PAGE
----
This can be dangerous due to the pressure it places on the joint. Knee injuries are not uncommon amongst fast bowlers: for example, the English pace bowler David Lawrence was sidelined for many months after splitting his kneecap in two; the pressure on the leading foot is such that some fast bowlers cut the front off their shoes to stop their toes from being injured as they are pressed against the inside of the shoe. The bowler brings the bowling arm up over their head and releases the ball at the height appropriate to where they want the ball to pitch. Again, the arm must be straight though this is a stipulation of the laws of cricket rather than an aid to speed. Bending the elbow and "chucking" the ball would make it too easy for the bowler to aim at the batsman's wicket and get them out. Fast bowlers tend to have an action that leaves them either side-on or chest-on at the end of the run up. A chest-on bowler has chest and hips aligned towards the batsman at the instant of back foot contact, while a side-on bowler has chest and hips aligned at ninety degrees to the batsman at the instant of back foot contact.
West Indian bowler Malcolm Marshall was a c
Lancashire County Cricket Club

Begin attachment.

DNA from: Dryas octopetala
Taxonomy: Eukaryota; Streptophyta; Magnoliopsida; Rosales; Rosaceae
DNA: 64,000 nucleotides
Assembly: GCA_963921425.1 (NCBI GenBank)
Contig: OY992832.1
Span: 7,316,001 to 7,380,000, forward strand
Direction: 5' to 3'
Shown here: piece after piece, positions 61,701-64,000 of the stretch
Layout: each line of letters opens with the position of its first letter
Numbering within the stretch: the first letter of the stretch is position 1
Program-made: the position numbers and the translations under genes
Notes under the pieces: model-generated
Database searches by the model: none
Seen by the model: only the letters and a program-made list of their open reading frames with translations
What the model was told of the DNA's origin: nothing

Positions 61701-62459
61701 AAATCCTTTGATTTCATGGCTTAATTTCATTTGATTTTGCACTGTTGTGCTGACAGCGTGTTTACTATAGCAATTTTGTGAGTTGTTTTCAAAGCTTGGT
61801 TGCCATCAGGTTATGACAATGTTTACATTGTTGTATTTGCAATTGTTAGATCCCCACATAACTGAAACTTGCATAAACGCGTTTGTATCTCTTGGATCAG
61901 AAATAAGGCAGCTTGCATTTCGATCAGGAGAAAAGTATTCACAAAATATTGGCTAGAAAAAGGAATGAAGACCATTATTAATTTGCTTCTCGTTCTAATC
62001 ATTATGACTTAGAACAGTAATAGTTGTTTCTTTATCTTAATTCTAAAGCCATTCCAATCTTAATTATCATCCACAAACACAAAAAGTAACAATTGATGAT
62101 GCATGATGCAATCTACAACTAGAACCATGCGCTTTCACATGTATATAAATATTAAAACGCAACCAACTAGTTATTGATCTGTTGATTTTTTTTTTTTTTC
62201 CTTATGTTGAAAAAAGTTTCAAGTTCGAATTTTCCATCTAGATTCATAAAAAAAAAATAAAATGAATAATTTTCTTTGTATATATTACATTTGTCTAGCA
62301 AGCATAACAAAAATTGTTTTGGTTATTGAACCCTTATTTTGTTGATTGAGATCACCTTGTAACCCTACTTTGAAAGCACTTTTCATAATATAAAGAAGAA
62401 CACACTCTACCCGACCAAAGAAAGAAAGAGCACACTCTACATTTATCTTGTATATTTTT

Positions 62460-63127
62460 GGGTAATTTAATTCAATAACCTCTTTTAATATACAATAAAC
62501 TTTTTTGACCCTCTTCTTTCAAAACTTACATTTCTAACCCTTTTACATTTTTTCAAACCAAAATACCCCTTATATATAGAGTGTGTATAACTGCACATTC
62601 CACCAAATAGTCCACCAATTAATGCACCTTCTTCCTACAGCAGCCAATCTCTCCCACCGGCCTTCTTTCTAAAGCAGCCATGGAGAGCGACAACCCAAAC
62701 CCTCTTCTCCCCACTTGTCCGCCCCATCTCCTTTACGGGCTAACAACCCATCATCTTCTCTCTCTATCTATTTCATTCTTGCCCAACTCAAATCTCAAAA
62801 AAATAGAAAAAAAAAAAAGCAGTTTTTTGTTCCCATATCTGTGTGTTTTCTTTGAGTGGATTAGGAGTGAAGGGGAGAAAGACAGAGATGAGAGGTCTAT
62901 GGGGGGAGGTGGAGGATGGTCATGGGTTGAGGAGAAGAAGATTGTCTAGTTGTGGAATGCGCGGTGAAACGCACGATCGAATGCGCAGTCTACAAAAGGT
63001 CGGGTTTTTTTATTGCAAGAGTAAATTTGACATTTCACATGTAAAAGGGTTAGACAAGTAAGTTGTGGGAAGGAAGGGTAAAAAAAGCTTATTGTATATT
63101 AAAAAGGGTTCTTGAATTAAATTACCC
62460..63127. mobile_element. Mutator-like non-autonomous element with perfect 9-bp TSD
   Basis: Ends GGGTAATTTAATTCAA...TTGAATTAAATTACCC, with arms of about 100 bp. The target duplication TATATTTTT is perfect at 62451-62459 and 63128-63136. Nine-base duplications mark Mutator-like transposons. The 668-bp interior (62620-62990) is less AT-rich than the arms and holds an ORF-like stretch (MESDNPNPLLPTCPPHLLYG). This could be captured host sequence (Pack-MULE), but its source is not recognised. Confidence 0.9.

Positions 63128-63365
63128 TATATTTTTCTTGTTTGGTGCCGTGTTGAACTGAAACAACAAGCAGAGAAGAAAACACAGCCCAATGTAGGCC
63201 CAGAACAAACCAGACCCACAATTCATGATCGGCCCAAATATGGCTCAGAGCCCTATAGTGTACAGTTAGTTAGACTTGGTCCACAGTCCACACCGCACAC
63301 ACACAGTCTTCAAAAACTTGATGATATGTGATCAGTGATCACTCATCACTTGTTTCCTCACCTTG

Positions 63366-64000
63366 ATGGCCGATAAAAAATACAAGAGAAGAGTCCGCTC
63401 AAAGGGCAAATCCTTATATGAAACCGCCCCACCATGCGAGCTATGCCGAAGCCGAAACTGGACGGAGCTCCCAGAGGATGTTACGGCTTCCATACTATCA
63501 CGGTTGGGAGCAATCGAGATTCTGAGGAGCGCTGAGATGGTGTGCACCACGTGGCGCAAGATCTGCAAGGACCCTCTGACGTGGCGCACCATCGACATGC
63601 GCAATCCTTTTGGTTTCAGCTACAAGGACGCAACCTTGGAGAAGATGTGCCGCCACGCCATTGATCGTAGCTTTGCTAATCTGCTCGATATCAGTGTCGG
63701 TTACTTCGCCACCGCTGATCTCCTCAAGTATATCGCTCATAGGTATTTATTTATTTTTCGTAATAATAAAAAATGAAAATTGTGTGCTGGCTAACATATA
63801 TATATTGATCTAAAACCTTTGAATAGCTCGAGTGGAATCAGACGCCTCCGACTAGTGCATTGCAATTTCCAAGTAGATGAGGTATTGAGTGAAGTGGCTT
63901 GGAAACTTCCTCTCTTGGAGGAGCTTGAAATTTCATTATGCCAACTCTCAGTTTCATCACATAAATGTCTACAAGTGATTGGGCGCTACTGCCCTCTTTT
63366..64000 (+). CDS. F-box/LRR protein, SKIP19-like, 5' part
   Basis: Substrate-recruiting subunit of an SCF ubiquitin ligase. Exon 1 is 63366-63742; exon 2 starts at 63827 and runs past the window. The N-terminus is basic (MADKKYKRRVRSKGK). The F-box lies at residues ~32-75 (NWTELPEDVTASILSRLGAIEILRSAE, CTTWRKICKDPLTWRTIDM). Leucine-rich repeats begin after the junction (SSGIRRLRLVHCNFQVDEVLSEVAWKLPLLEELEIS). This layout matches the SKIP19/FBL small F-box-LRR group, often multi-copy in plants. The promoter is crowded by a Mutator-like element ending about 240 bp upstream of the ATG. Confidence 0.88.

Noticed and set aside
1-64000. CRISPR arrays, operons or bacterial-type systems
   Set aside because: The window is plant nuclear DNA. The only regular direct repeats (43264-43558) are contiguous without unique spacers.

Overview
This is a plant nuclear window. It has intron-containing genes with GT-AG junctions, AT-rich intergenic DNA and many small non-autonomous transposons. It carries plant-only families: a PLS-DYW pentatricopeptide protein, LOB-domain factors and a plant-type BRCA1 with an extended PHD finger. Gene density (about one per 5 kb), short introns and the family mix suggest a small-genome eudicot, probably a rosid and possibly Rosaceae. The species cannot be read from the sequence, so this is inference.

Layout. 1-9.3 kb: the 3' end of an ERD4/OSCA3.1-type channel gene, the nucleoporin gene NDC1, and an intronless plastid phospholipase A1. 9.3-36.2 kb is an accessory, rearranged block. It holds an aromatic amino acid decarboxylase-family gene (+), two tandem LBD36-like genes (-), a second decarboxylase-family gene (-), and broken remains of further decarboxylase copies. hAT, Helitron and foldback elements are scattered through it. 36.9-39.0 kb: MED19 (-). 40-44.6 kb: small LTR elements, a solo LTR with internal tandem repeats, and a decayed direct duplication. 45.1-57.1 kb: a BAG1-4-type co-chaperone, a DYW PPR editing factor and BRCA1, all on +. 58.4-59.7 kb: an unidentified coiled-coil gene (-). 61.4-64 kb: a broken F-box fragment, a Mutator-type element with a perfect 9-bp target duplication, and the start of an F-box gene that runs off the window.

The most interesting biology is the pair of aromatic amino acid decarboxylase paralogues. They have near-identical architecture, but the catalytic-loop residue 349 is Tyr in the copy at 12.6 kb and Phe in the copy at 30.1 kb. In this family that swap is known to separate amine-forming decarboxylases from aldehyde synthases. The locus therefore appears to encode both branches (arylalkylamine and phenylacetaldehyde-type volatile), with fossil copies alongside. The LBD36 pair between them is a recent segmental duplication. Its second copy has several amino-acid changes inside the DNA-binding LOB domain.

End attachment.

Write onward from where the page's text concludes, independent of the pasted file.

Lancashire County Cricket Club represents the historic county of Lancashire. The club has held first-class status since it was founded in 1864. Lancashire's home is Old Trafford Cricket Ground, although the team play matches at other grounds around the county. Lancashire was a founder member of the County Championship in 1890 and have won the competition nine times, most in 2011; the club's limited overs team is called Lancashire Lightning. Lancashire were recognised as the Champion County four times between 1879 and 1889, they won their first two County Championship titles in the 1904 seasons. Between 1926 and 1934, they won the championship five times. Throughout most of the inter-war period and their neighbours Yorkshire had the best two teams in England and the Roses Matches between them were the highlight of the domestic season. In 1950, Lancashire shared the title with Surrey; the County Championship was restructured in 2000 with Lancashire in the first division. They won the 2011 County Championship, a gap of 77 years since the club's last outright title in 1934.